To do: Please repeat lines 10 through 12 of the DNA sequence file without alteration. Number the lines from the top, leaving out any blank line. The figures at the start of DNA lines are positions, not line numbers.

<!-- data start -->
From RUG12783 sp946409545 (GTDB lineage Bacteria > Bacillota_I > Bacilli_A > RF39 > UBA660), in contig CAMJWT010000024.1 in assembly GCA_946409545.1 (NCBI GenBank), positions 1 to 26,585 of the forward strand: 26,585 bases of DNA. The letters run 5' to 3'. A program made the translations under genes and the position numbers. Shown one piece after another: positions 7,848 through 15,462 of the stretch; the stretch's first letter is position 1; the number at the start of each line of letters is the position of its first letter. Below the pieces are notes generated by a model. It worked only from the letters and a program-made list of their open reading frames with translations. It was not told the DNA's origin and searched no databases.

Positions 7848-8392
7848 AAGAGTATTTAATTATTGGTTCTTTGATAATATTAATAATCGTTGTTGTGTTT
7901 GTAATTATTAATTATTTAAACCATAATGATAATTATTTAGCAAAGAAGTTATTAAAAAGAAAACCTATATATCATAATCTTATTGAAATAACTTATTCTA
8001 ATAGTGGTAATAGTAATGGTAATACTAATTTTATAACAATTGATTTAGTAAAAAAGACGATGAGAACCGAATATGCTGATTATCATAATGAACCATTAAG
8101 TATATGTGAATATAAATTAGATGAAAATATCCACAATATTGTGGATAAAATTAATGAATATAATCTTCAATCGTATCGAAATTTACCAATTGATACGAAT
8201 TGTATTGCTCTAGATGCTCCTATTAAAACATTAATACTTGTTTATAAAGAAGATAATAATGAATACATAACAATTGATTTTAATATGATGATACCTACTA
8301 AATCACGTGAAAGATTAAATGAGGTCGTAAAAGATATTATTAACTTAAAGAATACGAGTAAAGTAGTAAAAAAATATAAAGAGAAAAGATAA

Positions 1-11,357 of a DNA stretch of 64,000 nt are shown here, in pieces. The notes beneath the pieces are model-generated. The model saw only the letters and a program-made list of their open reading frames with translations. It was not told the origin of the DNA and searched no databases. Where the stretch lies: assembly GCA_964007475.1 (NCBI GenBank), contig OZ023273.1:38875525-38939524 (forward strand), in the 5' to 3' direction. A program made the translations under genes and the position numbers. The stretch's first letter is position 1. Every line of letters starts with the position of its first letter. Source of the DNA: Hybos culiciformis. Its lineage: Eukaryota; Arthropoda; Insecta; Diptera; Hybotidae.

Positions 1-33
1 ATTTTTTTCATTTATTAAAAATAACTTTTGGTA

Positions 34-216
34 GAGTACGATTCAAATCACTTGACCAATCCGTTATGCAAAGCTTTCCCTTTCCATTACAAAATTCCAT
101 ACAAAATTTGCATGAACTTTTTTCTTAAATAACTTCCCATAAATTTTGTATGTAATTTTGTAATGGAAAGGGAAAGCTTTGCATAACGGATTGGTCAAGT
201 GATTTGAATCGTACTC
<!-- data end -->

Positions 1-33
1 ATTTTTTTCATTTATTAAAAATAACTTTTGGTA

Positions 34-216